Stop- It’s Not Just a Weed! It’s One of the Most Unrecognized Health-Boosting Plants… – Healthy Food And Sport Tips

The cultivation of this plant begun in Persia and India. It is usually overlooked as just a weed and is usually uprooted as a result, while others cultivate it specifically to eat as food.

The Purslane plant whose botanical name is Portulaca oleracea, is a very resilient plant and can grow on arid land as easily as on fertile land, so it may even grow in your garden.

This plant is a natural growing plant with fleshy leaves and often yellow flowers, but its health benefits are even more desirable, but the thing is that not many know about it.

Power-Packed Purslane

Common in our yards but little known in the North American kitchen, purslane is both delicious and exceptionally nutritious. Common purslane (Portulaca oleracea) — also known as duckweed, fatweed, pursley, pussley, verdolagas and wild portulaca — is the most frequently reported “weed” species in the world. It can grow anywhere that has at least a two-month growing season.

Most research on purslane has focused on its eradication, until recently. A frequently overlooked approach to controlling this weed is to eat it! Purslane is so surprisingly tasty, North Carolina market gardener Patryk Battle says, “I have rarely had anybody not buy purslane after they’ve tried it.”

Purslane is somewhat crunchy and has a slight lemony taste. Some people liken it to watercress or spinach, and it can substitute for spinach in many recipes. Young, raw leaves and stems are tender and are good in salads and sandwiches. They can also be lightly steamed or stir-fried. Purslane’s high level of pectin (known to lower cholesterol) thickens soups and stews.

Battle also uses purslane in pesto. He throws basil and purslane (upper stems and all) into a blender or food processor, adds a small amount of olive oil, garlic, pine nuts and enough hot water to get a good consistency. Because it’s so juicy, purslane helps create a low-fat pesto without too much oil.

Powerful Seeds Grow in Many Climates

The seeds of purslane are so powerful they can stay viable in land for up to 40 years – and this is a natural crop – no GMO! It grows in a well-tended garden and in arid climates, often equally as well. This resilient plant poses similar benefits for our immune systems and overall health.

Purslane is also referred to as pig weed (and it certainly would be better for your pigs than some of the GMO grain many farmers have been using to feed their livestock), Purslane has more beneficial Omega 3 fatty acids than many fish oils! The weed also has one of the highest levels of vitamin A among all leafy green vegetables (1320 IU/100 g, provides 44% of RDA). High Vitamin A foods can help protect us from many types of cancers and helps to boost eye health and also improve our over all health.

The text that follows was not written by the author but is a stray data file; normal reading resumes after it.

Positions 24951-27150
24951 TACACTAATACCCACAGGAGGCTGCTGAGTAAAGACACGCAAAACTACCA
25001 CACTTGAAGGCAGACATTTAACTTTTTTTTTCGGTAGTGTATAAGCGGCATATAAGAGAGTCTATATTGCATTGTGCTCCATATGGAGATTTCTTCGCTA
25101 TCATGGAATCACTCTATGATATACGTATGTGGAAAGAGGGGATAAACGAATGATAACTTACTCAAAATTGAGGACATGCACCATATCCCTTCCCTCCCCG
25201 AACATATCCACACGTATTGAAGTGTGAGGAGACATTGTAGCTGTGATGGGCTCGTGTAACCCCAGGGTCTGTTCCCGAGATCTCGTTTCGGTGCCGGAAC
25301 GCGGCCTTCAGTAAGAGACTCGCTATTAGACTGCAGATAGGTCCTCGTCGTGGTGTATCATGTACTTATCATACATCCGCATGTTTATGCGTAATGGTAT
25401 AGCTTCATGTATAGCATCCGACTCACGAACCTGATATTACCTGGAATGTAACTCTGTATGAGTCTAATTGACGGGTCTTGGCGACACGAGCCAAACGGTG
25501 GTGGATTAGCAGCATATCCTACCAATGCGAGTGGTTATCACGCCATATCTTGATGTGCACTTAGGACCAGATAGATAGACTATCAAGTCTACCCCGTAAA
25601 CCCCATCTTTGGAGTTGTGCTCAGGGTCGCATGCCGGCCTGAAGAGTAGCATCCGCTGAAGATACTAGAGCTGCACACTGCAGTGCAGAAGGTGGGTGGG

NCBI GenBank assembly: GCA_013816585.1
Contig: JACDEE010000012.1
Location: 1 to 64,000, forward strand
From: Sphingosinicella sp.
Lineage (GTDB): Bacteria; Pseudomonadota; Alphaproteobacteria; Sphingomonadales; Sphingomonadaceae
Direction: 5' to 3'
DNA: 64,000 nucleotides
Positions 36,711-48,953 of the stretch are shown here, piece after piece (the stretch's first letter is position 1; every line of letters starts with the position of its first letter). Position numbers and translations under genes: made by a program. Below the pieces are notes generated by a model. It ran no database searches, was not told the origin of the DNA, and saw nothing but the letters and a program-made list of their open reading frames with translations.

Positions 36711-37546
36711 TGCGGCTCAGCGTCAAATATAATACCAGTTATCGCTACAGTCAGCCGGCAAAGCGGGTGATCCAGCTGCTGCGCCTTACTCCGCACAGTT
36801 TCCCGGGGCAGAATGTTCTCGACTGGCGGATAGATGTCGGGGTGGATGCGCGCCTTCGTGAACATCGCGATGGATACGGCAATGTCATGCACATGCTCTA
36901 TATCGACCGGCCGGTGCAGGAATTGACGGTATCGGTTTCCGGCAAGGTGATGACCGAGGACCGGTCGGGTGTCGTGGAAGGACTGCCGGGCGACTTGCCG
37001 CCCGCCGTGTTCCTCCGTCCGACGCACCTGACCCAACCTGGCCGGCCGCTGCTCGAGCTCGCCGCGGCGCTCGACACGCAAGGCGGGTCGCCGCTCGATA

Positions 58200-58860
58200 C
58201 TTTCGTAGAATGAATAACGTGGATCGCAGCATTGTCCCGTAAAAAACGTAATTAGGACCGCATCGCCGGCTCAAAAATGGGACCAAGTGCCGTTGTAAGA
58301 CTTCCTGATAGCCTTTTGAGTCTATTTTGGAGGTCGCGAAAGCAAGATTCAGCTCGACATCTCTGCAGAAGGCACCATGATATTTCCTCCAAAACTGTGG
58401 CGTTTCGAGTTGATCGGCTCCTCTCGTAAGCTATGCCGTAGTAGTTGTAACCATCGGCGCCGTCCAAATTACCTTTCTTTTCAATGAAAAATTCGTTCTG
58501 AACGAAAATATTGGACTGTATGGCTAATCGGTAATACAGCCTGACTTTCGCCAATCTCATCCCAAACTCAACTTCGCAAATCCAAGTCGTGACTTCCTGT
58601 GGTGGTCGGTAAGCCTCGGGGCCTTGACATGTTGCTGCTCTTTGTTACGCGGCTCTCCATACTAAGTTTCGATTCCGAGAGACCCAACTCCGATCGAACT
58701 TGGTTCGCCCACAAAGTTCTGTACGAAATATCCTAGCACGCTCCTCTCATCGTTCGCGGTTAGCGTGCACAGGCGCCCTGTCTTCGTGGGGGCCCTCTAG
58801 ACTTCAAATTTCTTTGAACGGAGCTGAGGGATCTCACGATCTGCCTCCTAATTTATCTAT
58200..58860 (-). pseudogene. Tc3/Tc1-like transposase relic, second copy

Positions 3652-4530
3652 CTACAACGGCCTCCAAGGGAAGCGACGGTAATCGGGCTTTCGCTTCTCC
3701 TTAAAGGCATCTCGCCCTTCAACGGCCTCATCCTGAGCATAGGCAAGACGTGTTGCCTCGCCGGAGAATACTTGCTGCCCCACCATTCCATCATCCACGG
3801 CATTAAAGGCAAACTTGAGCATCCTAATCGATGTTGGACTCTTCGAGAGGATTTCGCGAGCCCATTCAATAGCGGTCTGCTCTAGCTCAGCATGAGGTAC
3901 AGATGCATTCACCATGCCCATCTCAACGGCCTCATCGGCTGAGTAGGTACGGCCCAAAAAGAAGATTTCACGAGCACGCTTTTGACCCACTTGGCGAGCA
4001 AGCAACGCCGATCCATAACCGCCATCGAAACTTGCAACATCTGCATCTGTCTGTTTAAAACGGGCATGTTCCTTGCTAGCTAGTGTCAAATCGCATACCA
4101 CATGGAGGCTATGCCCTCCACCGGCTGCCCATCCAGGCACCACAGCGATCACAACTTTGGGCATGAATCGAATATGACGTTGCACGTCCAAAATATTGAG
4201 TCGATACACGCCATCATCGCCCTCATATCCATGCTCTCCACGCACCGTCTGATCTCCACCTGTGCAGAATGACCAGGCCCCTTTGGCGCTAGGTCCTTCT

Strong Anti-Oxidant

This amazing green leafy vegetable has excellent antioxidant properties which will help to detoxify the body. It has two types of betalain alkaloid pigments; namely — a yellow beta-xanthins and a red beta-cyanis. Also in purslane are vitamins C, and B-complex including riboflavin, pyridoxine, and niacin, as well as carotenoids, and trace minerals like iron, magnesium, and calcium.

We are used to spend a lot of money on supplements to better our health, we should turn to purslane, who should be elevated from weed status to health-boosting, everyday food. Purslane packs a powerful nutritional punch, that is for sure.

More Health benefits of Purslane

This wonderful green leafy vegetable is very low in calories (just 16 kcal/100g) and fats; nonetheless, it is rich in dietary fiber, vitamins, and minerals.

Fresh leaves contain surprisingly more omega-3 fatty acids (a-linolenic acid) than any other leafy vegetable plant. 100 grams of fresh purslane leaves provide about 350 mg of alpha-linolenic acid. Research studies show that consumption of foods rich in omega-3 fatty acids may reduce the risk of coronary heart disease, stroke, and help prevent the development of ADHD, autism, and other developmental differences in children.

It is an excellent source of Vitamin A, (1320 IU/100 g, provides 44% of RDA) one of the highest among green leafy vegetables. Vitamin A is a known powerful natural antioxidant and an essential vitamin for vision. it is also required to maintain healthy mucusa and skin. Consumption of natural vegetables and fruits rich in vitamin A is known to help to protect from lung and oral cavity cancers.

Purslane is also a rich source of vitamin C, and some B-complex vitamins like riboflavin, niacin, pyridoxine and carotenoids, as well as dietary minerals, such as iron, magnesium, calcium, potassium, and manganese.

Furthermore, present in purslane are two types of betalain alkaloid pigments, the reddish beta-cyanins and the yellow beta-xanthins. Both pigment types are potent anti-oxidants and have been found to have anti-mutagenic properties in laboratory studies.

These are just some of the benefits of this “weed” to our health.

So when you go to your backyard garden and you see this plant just remember all its benefits before classify it as a weed.

http://www.healthyfoodandsporttips.com/stop-its-not-just-a-weed-its-one-of-the-most-unrecognized-health-boosting-plants/http://www.healthyfoodandsporttips.com/wp-content/uploads/2016/03/2016-03-23_0006.png http://www.healthyfoodandsporttips.com/wp-content/uploads/2016/03/2016-03-23_0006-150×150.png2016-03-23T00:07:47+00:00 Healty Food And Sport TipsGeneral HealthWeedThe cultivation of this plant begun in Persia and India. It is usually overlooked as just a weed and is usually uprooted as a result, while others cultivate it specifically to eat as food. The Purslane plant whose botanical name is Portulaca oleracea, is a very resilient plant and can…Healty Food And Sport TipsMartin Spasovski[email protected]AdministratorHealthy Food And Sport Tips